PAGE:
Confession: I Look At Black People Differently
I look at black people differently.
Let me preface this post by saying I don't want to sound racist.
Because I'm not.
But I'm more culturally aware.
And I'd be lying if I said I don't look at black people -- especially girls and women -- differently
since Olivia joined our family.
Not better or worse.
Just diff erently.
Like in an, "I wonder if Olivia will have hair like hers?" kinda way.
Let me clarify...
I don't know what it's like to have a biological child.
If I had a daughter with red hair, would kids and women with red hair stand out more when I'm
at the grocery store?
Would I still ask myself, "I wonder if my daughter will have hair like hers?"
Or is this something unique to me because my daughter does not have my genes is quite possibly
the cutest girl on the planet?
If I hear someone tell me, "So-and-so adopted a black baby and he's the whitest black kid you'll
ever meet," one. more. time ...I'mma whip out my Momma bear claws.
Olivia will know her culture.
She will have black role models.
If that means we have to take her to dance class in a diff erent neighborhood or city, so be it.
If that means we have to be the only white people in a church, we're doin' it.
She will know her heritage.
She will be proud to be African American.
She will NOT be a "white version" of a "black baby."
Comments like these have made me wonder how long this type of prejudice has existed all
around me, and why I haven't paid attention chose to ignore it until our sweet daughter came along.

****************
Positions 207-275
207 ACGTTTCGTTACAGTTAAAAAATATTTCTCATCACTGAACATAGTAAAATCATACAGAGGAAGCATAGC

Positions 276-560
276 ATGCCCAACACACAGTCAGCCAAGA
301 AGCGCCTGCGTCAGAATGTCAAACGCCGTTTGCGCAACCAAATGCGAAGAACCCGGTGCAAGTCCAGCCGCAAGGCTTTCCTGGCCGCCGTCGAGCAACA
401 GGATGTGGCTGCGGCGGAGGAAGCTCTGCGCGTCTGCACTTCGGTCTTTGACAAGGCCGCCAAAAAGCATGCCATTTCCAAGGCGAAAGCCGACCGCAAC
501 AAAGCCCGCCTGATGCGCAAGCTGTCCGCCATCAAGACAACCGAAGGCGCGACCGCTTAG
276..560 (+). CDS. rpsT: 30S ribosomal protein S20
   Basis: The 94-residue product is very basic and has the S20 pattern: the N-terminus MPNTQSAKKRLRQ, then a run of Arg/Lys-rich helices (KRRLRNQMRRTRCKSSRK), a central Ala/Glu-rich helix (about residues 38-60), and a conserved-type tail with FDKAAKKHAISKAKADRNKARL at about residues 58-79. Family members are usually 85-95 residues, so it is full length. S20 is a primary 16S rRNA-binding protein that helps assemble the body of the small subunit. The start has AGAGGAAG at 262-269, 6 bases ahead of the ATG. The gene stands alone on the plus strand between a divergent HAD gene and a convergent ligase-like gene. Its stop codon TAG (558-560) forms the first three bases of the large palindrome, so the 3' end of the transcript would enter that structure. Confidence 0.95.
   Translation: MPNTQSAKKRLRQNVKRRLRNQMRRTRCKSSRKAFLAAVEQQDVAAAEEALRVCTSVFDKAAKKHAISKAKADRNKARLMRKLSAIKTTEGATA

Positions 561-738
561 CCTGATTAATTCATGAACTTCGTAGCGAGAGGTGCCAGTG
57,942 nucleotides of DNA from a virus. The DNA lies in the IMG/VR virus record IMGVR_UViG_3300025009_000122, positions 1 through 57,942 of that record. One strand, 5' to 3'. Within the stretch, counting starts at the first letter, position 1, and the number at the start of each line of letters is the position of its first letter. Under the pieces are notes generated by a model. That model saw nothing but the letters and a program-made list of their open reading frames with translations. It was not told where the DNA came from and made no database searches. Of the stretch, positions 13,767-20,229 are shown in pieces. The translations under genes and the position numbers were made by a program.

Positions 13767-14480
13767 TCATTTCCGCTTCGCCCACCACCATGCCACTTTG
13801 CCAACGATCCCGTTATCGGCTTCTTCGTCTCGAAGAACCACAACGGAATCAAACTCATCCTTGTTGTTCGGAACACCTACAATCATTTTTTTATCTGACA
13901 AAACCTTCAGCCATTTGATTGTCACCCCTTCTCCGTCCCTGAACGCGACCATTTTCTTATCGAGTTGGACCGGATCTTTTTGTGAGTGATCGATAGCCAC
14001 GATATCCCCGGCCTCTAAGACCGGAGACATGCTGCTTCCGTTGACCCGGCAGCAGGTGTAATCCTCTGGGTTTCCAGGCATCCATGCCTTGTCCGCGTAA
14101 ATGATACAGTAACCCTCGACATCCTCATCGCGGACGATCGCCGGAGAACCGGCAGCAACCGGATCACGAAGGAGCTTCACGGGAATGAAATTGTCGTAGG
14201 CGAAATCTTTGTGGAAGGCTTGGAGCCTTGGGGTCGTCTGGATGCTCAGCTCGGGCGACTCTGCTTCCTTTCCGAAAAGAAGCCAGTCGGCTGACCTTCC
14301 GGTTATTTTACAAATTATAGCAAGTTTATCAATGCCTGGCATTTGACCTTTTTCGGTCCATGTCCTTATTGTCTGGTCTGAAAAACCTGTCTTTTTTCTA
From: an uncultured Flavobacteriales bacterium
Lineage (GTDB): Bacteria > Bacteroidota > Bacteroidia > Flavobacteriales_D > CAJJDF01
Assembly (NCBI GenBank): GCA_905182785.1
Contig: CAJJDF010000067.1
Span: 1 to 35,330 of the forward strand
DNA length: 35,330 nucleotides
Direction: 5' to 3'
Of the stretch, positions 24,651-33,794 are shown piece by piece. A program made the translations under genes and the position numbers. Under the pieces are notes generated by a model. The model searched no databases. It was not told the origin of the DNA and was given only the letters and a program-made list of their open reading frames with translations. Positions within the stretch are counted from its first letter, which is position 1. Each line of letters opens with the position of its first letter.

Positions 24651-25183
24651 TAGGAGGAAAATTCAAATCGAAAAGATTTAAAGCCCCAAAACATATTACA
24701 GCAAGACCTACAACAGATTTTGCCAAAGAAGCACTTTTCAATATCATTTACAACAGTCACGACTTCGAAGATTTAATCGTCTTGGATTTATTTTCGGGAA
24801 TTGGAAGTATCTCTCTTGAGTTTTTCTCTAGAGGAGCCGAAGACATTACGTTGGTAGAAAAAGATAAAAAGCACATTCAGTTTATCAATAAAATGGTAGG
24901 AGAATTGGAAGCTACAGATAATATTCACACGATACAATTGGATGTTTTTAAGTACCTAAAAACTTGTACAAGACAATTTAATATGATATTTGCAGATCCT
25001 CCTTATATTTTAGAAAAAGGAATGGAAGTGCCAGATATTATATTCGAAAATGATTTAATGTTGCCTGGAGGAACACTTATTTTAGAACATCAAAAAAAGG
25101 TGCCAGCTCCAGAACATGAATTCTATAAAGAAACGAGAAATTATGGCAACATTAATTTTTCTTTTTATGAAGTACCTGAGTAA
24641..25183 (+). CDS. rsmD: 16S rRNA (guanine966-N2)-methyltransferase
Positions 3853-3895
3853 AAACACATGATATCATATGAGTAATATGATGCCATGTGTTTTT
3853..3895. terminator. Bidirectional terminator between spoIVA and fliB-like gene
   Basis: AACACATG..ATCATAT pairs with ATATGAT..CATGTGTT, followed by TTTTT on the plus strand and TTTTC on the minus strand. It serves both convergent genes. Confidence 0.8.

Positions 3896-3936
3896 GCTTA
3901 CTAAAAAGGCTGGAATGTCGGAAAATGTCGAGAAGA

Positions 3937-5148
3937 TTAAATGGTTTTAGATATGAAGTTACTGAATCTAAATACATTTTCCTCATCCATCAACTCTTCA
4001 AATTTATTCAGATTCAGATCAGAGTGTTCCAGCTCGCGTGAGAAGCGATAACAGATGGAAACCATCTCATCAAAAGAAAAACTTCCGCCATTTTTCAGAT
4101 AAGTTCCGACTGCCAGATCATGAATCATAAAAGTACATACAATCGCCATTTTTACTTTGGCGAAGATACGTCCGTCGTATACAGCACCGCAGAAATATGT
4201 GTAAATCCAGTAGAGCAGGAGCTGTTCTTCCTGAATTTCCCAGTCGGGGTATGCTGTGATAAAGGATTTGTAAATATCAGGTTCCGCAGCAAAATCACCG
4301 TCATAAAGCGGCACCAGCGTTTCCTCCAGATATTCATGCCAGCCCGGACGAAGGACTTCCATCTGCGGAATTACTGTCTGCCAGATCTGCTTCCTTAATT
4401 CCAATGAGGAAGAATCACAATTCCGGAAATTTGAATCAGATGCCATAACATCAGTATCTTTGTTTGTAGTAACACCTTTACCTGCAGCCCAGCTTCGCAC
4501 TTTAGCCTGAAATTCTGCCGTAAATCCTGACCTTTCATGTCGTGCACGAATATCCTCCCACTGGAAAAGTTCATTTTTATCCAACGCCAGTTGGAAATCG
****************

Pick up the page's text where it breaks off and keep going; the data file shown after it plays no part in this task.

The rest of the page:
One more thing...
I never noticed Band-Aids only came in a beige color [or some funky cartoonish design] as if to imply that people with black skin might not want a "flesh-colored" Band-Aid for their skin.
[And before someone says, "They make clear Band-Aids" -- check again. Look at the center of the
strip. That ain't clear.]
A final note...
The point of my post today isn't a rant necessarily.
It's that I'm noticing how things in my life have changed since becoming a Mom -- especically
since becoming a white Mom to a beautiful black baby girl.
And frankly, I'm disappointed in myself.
It's frustrating that at 28-years old [Sighhh. Yes. 28. Y'all know my age now.], I'm just starting
to notice people say things like, "She was black" when that detail adds nothing important to the conversation.
I'm just starting to notice some of the salons and spas that I've frequented my whole life don't
have someone who I could trust with my daughter's hair or skincare because the product lines are designed for white women.
It's frustrating that these things have probably been happening my whole life, and I haven't paid
Perhaps most of all, it's frustrating because I want my daughter to grow up in a world where people are treated equally, but I'm realizing it might not be that easy.